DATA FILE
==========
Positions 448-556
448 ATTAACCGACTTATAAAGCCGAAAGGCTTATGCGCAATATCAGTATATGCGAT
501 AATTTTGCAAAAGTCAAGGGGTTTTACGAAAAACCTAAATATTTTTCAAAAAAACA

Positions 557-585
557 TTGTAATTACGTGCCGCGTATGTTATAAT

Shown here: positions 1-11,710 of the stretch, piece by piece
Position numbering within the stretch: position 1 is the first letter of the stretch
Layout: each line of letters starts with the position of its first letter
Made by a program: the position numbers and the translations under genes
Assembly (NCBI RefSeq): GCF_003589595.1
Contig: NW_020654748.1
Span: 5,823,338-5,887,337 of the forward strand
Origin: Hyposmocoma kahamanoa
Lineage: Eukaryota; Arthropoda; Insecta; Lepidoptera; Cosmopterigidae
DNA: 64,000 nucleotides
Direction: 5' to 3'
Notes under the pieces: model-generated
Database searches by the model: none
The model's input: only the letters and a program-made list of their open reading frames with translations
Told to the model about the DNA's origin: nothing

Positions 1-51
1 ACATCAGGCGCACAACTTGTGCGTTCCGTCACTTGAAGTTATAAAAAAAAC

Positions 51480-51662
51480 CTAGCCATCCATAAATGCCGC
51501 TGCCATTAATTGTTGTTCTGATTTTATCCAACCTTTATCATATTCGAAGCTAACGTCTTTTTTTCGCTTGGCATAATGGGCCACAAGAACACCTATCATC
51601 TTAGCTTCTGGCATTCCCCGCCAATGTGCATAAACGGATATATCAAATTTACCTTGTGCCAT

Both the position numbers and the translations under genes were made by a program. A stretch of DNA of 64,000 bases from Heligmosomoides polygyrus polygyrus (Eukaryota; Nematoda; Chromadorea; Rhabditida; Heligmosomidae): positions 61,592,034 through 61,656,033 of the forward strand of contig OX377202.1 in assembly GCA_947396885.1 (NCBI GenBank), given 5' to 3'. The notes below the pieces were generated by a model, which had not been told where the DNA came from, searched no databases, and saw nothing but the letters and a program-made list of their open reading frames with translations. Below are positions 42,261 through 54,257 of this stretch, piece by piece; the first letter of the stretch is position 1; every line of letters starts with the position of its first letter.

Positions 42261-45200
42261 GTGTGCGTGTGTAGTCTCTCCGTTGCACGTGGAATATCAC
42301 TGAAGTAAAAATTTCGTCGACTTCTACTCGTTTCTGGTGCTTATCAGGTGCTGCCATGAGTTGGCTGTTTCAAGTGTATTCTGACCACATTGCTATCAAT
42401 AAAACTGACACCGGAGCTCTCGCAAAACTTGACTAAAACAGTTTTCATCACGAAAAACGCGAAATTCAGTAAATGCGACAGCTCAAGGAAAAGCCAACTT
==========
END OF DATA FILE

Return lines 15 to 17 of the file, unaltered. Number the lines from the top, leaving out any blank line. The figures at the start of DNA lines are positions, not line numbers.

DNA: 64,000 nucleotides
Direction: 5' to 3'
Notes under the pieces: model-generated